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The wizardry of The xx

It’s as close to magic as you’ll get in Shepherd’s Bush.

You know you’re skirting pretty close to the heat when the touts are only offering to buy. Their shouts, outside the xx gig at the Shepherd’s Bush Empire, sounded strangely curtailed, the result of a brutal jump-cut: tickets to buy, tickets to buy. This crowd wasn’t selling. They’d had their hair cut specially into homage-to-Romy asymmetric crops. They’d dug out their black vests. They’d put on Madonna-circa-1986 hats. They’d trimmed their beards.

The xx are Romy (guitars, vocals); Oliver (guitars, vocals); Jamie (wizard). They are a rare thing, a shy band. They don’t say much, apart from slipping near the end into a rush of anxious thank yous and a shout-out to a grandpa in the balcony. They sing in earnest – Romy breathy, Oliver growly, voices entwined into something rich and crunchy, edibly good.

This gig is a lesson in how you put on a show if you don’t like prancing about on stage or chatting to your fans. You need three things: smoke, lights, a surprise object. The smoke comes first, pumped and billowing long before the trio come out on stage. It all makes sense once the lights go down and a spotlight, swirled with clouds, falls on Romy singing “Angels”. But the lights have their own show to do, building as the bass gets thicker. These aren’t spotlights, or disco swoopers, or strobes, or circling glitter balls. These are lights as walls: wave after wave sweeping over the audience and then twisting back to decapitate the band, their heads in pitch black, bodies illuminated. They keep coming too, these lights, so just when you think the ship has steadied, there they are in different forms – as a fan from ceiling to floor, vertical, a slatted gate of light slicing through the crowd and then as a thumping glare, flashes of full white in time with the beat, so you get moments of screaming brightness followed by black again.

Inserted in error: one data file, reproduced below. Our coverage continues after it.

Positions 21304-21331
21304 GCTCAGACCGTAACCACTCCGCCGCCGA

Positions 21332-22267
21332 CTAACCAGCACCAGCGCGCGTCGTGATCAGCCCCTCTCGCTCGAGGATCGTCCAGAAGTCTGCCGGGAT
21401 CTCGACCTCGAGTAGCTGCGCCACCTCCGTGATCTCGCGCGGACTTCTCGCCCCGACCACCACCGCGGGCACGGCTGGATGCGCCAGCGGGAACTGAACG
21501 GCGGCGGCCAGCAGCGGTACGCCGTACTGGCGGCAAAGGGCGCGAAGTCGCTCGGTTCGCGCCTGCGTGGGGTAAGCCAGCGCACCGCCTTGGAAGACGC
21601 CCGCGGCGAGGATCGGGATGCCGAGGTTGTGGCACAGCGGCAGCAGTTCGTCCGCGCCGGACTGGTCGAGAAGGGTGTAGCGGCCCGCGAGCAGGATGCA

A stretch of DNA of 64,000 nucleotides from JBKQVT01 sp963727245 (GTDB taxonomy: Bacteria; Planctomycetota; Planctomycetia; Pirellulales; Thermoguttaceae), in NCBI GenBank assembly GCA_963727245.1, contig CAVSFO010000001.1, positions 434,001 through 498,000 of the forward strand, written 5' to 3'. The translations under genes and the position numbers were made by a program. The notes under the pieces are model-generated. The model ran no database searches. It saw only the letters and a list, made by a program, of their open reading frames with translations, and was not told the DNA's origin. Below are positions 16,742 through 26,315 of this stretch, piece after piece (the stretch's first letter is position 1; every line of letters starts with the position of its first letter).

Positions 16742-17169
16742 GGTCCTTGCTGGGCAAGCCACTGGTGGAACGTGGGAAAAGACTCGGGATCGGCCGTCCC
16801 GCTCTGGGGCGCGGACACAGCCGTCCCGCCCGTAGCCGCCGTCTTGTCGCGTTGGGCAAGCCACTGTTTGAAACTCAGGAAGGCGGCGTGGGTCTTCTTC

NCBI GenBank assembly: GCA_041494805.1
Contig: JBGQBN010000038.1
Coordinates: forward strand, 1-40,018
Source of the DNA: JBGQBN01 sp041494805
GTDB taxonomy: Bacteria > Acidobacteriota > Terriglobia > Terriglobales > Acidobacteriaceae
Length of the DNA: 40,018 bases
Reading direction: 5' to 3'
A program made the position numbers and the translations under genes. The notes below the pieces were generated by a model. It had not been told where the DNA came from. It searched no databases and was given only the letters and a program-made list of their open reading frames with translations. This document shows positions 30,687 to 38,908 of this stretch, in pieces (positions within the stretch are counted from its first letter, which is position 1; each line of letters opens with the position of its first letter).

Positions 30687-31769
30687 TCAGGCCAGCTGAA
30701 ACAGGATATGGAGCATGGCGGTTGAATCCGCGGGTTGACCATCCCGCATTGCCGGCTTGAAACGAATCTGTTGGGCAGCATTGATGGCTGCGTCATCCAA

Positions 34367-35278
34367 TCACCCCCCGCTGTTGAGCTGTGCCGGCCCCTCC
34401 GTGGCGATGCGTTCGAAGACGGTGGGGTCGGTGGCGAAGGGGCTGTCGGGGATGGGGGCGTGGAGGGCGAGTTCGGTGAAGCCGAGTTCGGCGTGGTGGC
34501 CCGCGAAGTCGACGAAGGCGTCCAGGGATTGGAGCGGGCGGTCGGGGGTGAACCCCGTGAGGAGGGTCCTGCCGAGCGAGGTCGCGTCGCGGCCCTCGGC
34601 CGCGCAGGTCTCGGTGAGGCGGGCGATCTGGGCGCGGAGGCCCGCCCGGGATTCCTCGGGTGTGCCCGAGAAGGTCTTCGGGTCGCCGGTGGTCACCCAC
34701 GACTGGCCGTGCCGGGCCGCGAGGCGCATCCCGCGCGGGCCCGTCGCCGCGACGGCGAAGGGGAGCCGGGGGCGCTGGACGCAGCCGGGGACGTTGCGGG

The object. It’s a big Perspex “X”, which isn’t that surprising, on reflection, but they unveil it like you might a design for man’s first wings and then combine all their learning, fill the X with smoke and shine lights on it.

X hits the spot

The crowd goes wild. To be accurate: at this point, the crowd are pretty much all watching the gig through their phones, on which they’re filming the gig, or taking pictures of the gig to post on Twitter. I had my first worryingly violent urge in months towards two girls standing next to us who shouted at each other’s faces throughout the songs and then stood facing the wrong way, back to the band, so that they could have their picture taken with the band in the background. We didn’t listen but we were here! Boom. Heads smash together into pulp.

One more thing: the wizard. He, Jamie, stands at the back, surrounded by drum pads and sequencers and cymbals. You can’t really make sense of what he’s doing back there, apart from the odd moment when you can equate the thump in your ear with the action of the drumstick in his hand, but it’s as close to magic as you’ll get in Shepherd’s Bush.

Sophie Elmhirst is a freelance writer and former New Statesman features editor.

This article first appeared in the 17 September 2012 issue of the New Statesman, Who comes next?